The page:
THE African National Congress (ANC) on Monday outlined plans for a new state-led drive to raise South Africa’s growth rate and bolster investment from the private sector.
Warning that South Africa risked being "left behind" and could not afford to "debate until we are blue in the face", ANC secretary-general Gwede Mantashe said a new presidential task team on the economy would be set up to try to remove obstacles to growth.
"The lekgotla acknowledged the impact of the global financial crisis on the performance of the global economy and the decline in the GDP (gross domestic product) growth," Mr Mantashe said.
"We wanted a committee that will not wait for the normal day-to-day work in the state in facilitating whatever permissions or what should be done for a sector," he said, speaking after an ANC lekgotla. "We want these sectors to move with the necessary speed."
Mr Mantashe also signalled ruling-party impatience with its allies’ objections to the National Development Plan (NDP).
With elections due next year, the ANC is under pressure from its allies to take interventionist steps to buoy the economy, while investor analysts warn repeatedly that South Africa’s rigid labour market and worker unrest, especially on the mines, compromise growth.
The work of the weekend-long lekgotla and the outcome of the coming Cabinet lekgotla would contribute to the final manifesto to be launched ahead of the polls.
Last month, Reserve Bank governor Gill Marcus called for decisive leadership to meet South Africa’s domestic challenges, which she said had reached "crisis proportions". She also cut the growth forecast sharply for a second time, to 2% from 2.4%.
This followed the International Monetary Fund in April cutting its forecast to 2% this year, from 2.8%. In May, the World Bank too slashed its forecast to 2.5%, down from 3.2% last July, and to 3.2% next year, down from 3.5%.
The presidential task team on the economy — whose composition and mandate is to be refined at the Cabinet lekgotla — would aim to effectively remove bottlenecks in implementing existing government policy.
"The sluggish performance and low levels of private sector investment were a source of major concern, hence the proposed presidential task team," Mr Mantashe said. It would support the work of the Presidential Infrastructure Co-ordinating Commission.
This initiative to stimulate the economy follows on scant progress with similar attempts over the past year.
In October, after the Marikana tragedy, an agreement was struck in a social dialogue meeting on the state of the economy hosted by President Jacob Zuma.
Another intervention came in May, with the announcement of a process facilitated by Deputy President Kgalema Motlanthe to bring stability to mining.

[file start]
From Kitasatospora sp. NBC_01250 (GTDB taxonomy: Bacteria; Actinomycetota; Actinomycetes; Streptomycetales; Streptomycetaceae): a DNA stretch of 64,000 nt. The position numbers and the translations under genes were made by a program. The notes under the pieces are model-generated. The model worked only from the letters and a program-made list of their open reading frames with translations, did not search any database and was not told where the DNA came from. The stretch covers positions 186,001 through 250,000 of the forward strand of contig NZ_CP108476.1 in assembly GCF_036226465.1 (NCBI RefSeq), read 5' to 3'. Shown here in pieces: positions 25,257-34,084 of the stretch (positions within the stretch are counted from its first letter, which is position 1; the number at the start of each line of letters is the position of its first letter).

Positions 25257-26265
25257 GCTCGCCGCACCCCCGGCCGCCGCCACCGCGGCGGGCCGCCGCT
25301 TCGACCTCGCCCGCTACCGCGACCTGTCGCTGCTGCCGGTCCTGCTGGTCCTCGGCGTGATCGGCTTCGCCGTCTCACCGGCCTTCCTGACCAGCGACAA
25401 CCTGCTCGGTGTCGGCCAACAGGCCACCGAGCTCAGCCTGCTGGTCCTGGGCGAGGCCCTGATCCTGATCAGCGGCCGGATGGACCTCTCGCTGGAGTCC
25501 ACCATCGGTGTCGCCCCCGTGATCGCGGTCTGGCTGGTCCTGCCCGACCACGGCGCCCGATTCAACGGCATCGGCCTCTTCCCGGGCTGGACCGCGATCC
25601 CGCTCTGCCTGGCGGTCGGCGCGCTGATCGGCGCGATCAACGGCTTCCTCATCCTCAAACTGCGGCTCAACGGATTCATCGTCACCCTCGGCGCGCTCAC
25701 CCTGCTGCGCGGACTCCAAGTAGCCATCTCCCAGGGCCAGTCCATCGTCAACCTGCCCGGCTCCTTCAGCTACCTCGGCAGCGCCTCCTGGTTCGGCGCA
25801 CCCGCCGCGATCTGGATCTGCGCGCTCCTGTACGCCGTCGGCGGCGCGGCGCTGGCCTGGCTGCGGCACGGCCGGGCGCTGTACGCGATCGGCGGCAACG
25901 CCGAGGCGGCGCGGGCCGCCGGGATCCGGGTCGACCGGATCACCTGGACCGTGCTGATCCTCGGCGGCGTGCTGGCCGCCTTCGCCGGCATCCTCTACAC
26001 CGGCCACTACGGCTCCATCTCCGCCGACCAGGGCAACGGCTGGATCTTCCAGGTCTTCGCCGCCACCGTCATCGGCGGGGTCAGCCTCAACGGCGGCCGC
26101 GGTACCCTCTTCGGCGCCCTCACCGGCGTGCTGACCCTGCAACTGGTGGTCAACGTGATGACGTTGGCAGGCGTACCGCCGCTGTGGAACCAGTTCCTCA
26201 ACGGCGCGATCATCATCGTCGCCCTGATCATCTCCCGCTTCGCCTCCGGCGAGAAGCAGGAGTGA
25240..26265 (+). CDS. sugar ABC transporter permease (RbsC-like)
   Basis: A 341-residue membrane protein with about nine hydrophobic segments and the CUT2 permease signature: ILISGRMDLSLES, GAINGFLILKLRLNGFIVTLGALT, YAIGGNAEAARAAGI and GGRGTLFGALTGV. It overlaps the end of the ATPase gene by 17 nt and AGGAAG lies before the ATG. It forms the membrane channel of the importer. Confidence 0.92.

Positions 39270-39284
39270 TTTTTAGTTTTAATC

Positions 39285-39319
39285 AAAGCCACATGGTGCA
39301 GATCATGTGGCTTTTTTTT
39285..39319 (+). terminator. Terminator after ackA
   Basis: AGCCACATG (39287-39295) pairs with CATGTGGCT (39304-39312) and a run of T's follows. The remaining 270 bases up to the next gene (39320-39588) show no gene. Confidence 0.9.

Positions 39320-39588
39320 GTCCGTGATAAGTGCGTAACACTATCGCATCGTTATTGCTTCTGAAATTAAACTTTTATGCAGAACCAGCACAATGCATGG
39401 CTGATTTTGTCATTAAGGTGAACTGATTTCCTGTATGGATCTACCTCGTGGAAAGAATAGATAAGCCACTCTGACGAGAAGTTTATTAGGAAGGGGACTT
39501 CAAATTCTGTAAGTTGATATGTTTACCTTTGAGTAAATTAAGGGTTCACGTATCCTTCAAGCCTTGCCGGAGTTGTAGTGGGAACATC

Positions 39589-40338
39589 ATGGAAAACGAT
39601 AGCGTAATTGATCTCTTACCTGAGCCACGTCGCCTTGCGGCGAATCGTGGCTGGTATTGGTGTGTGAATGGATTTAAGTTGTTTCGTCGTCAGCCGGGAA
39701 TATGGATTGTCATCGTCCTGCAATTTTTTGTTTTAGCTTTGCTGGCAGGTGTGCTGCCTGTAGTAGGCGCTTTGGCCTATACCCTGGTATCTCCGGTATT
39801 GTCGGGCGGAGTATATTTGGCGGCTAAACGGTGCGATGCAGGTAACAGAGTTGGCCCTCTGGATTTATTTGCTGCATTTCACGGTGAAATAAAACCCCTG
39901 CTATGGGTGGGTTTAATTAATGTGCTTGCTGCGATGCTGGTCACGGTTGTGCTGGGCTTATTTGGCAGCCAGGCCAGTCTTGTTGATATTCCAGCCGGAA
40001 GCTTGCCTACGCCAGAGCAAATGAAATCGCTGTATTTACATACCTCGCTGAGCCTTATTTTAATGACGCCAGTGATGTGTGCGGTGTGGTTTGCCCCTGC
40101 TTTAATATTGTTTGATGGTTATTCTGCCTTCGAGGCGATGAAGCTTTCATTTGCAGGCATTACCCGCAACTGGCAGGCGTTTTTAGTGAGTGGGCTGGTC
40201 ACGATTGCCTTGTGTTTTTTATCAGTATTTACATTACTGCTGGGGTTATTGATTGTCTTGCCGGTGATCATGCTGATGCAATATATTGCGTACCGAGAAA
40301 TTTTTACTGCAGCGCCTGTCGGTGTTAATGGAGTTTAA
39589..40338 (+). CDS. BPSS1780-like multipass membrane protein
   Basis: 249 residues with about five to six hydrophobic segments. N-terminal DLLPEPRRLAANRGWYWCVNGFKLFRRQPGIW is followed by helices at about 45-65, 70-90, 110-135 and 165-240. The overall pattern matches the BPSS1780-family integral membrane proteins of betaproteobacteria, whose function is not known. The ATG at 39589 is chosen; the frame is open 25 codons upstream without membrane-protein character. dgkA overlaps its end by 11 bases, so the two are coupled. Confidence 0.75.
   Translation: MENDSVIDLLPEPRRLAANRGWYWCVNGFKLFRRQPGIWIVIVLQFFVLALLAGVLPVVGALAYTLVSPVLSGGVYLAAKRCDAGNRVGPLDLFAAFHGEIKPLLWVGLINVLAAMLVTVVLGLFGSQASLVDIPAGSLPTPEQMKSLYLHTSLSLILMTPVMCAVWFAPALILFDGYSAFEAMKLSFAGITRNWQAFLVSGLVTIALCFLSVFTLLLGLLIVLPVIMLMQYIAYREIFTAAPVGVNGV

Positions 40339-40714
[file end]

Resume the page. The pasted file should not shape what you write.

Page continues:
"We are looking into all the major sectors, mining of course will be one of them," Mr Mantashe said, adding that "any disaster in mining affects our capacity for foreign earnings. It’s the biggest foreign earner, it’s the biggest sector in terms of foreign earnings and therefore it’s an issue for us."
The work of the team would be extended to other sectors, including energy and information and communication technology, which are being viewed as "catalyst sectors".
Citing fracking in the Karoo as an example, Mr Mantashe said the government had been in talks for years whether to push ahead.
"At one point are we going to take a decision and say, listen, go ahead? Those who are against it can take us to court and that’s it. That’s what should happen if we want the economy moving," he said.
South Africa risked being "left behind" by other countries as it spent years debating the issue.
Mr Mantashe said the NDP had to be implemented with speed, despite opposition from the Congress of South African Trade Unions and the South African Communist Party. However, he acknowledged that the ANC itself had "issues" with some of the plan’s chapters.
"We can only see what is working and what is not working in the course of implementing. If we are sitting back and want to correct concepts, we will never implement. People don’t eat ideas."
Economist Mike Schussler of Economist.co.za on Monday suggested a host of areas that should be tackled by the proposed task team, including labour legislation, getting harbours moving by unclogging them, tax breaks and transport infrastructure.
"The task team should have no holy cows … there is a whole host of things it could look at, even within the private sector itself, such as rentals for smaller shops, why they pay so much more than supermarkets," he said.
Black Business Council general secretary Sandile Zungu said guided by the success of last year’s "social dialogue", business would be happy to participate in the task team, if it were invited.
To achieve its aims, the task team’s terms of reference would have to be broad in scope — to address the failure of government to allow small business to thrive, to address bureaucracy over bylaws at local government level to facilitate the functioning of small and medium enterprises, to address labour relations and enhancing access to ports to allow for exports.
"Basically, to cut red tape, to make it easier for business to do what they are good at," Mr Zungu said. He reiterated a call for the setting up of a dedicated ministry for small, medium-sized and micro enterprises.
The ANC’s national executive committee lekgotla received reports from various subcommittees of the party. It assessed the progress registered by the government in delivering on its 2009 election promises and finalised its priorities for the final nine months of the current administration’s term.
The party’s 2014 election manifesto would be finalised and presented at its anniversary in January next year.